Financial benefits arising on account of service rendered in each fiscal year shall be funded during that year and such funding shall not be used for financing unfunded accrued liabilities."
The langauge was conferred in Michigan's founding document on January 1, 1964.

Retirees Should Wisely Weight All Sides Despite Peer Pressure to Vote for "Detroit's Grand Bargain" Deal

Not only are leaders, so-called experts and in some cases fellow City of Detroit Retirees are being touted out as voices of reason - encouraging pensioners to disregard economic priniciples and historical golden rules of financial prudence; Michigan's Legislature recently reached a rare consensus among Republicans and Democrats - affirming a complete disregard of the words contain in Article 9, Section 24 of the States' Constitution.

Praised as "Detroit's Grand Bargain" deal, legislators on both side of the aisle rushed media resources prepared to promote what can easily be termed as propaganda, without offering any concurrence dissent.
“It makes pensioners as whole as possible and protects the Detroit Institute of Arts from having its artwork seized and sold off,” state Sen. Tupac Hunter, D-Detroit, said on the Senate floor Detroit News Reporter Chad Livengood wrote June 3. 
“There’s really no value for someone to vote no,” Snyder said at a Capitol press conference. “They’re putting themselves at risk,” the Detroit News article cited.
No value in voting no, Governor Rick Snyder (R) cited. Except the legendary son of Former Mayor Coleman Young -Coleman A. Young II, House Representative David E. Nathan and Rep. Mary Robinson all of Detroit, voted no to the "Deal" in Lansing for sound reasons.

Young II took to the Senate Chambers' Floor for nearly eleven minutes expressing displeasure with the 'Grand Bargain Deal' citing historical evidence of promises made by the State of Michigan, not kept.


Ironically, while Retirees are being actively lobbied by some authority figures and the media to vote affirmatively to cut constitutional guaranteed pension annuity revenue -- state residents in recent weeks were denied to vote on other important measures: fixing Michigan's crumbing road infrastructure and increasing the State's Minimum Wage index.

On Wednesday, June 11, "A plan to ask voters to approve a 1% sales tax hike to help fix Michigan's roads has been defeated in the state Senate," wrote Michigan Radio reporter Jake Neher. The proposal was expected to raise about $1.3 billion a year if approved by lawmakers and voters. The resolution failed by a wide margin, 14-24. It would have needed 26 'yes' votes to pass."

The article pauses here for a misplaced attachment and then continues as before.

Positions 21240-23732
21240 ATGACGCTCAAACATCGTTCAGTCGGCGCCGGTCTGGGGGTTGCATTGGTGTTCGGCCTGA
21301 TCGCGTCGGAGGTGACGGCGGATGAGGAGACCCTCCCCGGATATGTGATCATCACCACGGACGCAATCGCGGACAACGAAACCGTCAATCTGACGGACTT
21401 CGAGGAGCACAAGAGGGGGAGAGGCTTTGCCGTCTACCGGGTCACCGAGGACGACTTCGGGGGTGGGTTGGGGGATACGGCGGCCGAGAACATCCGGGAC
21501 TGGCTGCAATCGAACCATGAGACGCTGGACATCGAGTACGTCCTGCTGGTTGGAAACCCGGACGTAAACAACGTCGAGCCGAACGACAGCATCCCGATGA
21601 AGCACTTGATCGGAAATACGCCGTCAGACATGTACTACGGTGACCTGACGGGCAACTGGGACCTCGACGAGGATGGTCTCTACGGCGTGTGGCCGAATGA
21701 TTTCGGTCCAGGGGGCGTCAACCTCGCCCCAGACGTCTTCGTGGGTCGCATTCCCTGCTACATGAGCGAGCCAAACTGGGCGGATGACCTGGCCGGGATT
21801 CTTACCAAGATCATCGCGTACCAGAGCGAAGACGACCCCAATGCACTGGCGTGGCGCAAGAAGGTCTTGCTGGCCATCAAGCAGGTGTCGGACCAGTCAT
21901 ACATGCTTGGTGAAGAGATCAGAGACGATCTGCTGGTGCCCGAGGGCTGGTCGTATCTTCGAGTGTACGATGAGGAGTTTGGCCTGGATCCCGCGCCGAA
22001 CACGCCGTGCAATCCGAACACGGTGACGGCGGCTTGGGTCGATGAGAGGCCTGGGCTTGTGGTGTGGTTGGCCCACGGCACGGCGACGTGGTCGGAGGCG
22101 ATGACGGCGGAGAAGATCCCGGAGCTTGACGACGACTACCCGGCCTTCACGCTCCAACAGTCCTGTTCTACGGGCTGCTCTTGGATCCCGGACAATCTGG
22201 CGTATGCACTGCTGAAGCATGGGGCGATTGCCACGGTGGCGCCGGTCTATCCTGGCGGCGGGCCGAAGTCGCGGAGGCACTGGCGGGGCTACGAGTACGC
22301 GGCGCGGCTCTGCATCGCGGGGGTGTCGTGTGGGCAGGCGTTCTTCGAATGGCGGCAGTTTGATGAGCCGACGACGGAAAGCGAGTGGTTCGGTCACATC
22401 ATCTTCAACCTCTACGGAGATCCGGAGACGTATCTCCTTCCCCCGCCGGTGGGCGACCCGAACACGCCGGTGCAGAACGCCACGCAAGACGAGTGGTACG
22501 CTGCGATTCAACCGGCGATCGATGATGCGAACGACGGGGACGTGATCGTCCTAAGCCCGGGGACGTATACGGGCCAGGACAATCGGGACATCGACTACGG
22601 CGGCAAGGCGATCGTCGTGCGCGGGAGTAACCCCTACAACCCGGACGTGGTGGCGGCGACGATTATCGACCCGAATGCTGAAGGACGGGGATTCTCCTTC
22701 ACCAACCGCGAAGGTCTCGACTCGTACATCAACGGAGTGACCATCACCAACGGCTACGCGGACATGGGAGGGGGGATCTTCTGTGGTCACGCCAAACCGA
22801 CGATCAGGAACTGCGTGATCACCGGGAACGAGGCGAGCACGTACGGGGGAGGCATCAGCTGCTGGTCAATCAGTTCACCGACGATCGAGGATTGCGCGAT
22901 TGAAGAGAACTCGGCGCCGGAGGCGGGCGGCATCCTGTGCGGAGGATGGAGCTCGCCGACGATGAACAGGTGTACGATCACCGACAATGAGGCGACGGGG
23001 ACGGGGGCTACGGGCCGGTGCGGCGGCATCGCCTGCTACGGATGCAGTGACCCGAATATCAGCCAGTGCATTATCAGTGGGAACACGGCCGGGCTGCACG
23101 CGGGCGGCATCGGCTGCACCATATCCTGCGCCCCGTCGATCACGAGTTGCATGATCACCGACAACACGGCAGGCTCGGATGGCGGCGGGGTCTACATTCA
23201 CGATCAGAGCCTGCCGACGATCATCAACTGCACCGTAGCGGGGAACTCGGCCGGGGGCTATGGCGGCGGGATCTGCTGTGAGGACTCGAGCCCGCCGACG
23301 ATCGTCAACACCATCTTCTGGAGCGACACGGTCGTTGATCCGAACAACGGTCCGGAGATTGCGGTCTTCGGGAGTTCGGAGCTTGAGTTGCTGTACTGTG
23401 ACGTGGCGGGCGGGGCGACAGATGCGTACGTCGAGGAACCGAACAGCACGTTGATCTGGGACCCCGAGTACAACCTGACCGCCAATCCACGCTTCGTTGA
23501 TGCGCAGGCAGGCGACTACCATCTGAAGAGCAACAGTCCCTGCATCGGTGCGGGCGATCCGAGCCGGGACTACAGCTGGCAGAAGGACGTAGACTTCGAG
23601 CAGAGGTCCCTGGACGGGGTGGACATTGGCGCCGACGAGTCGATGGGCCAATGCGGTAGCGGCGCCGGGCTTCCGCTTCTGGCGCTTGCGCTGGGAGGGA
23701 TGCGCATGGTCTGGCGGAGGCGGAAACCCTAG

A week earlier, a citizens' ballot initiative to raise Michigan's minimum wage to $10.10 an hour by 2017 and index wage increases thereafter to the inflationary cost of living increases was effectively silenced by a less generous legislative compromise to raise the states' lowest tier wage to $9.25 a hour by 2018.
"The Republican-controlled Legislature moved rapidly Tuesday to boost Michigan’s minimum wage 25 percent, to $9.25 an hour by 2018, and short-circuit a possible election issue in November, and Gov. Rick Snyder quickly signed it into law, Detroit News reporter Gary Heinlein wrote May 27. The House voted 76-34 and the Senate voted 24-12 late Tuesday afternoon to raise the state’s current $7.40 minimum in four stages. The first boost, to $8.15 an hour, would take effect in September, then up to $8.50 at the beginning of 2016, $8.90 in 2017 and $9.25 in 2018. 
"Snyder dodged questions at a news conference Tuesday about the impact of fast legislative action on a $10.10 minimum wage ballot proposition. Supporters of the bill say because the ballot proposal changes existing law — which will be replaced by the new law upon Snyder’s signature — the Raise Michigan proposal will be moot," the Detroit News affirmed. "That’s why Sen. Morris Hood, D-Detroit, voted against the legislation and made the only floor speech in the Senate following the vote. “This circumvents their right to put it on the ballot,” he said.
Effectively twice in the previous two weeks, Michigan Citizens were rebuffed opportunities to increase the states' minimum wage to a rate closer in line with U.S. Consumer Price Index inflationary hikes, and decrease their overall accounts payable costs in fuel along with personal automobile wear and tear costs - by fixing the States' crumbing infrastructure.

Yet, City of Retirees are being lobbied to agree in unison on a reduction in monthly annuity income, despite as it appears the States' Constitutional guarantee is the likely best choice to be had.

What If The Future Holds A Different Result While a Yes Vote Eliminates Civil Tort Actions Forever

What if in a October like electoral surprise, its' found that a robust pot of revenue existed for the City of Detroit in May, which could have secured all future debts owed to retirees? What happens if retirees have voted to cut guaranteed pension income before the revenue happenstance is affirmed.

What is the peril consequences of retirees in States across our great nation containing similar annuity income guarantee language if Detroit retirees vote not only to cut their monthly pensions and future rights to tort civil actions on this issue, hereby effectively making other states language of this nature null and void?

We will explore in our next Op/Ed Article on City of Detroit Retirees Face Life Altering Choices next Sunday, June 21, 2014.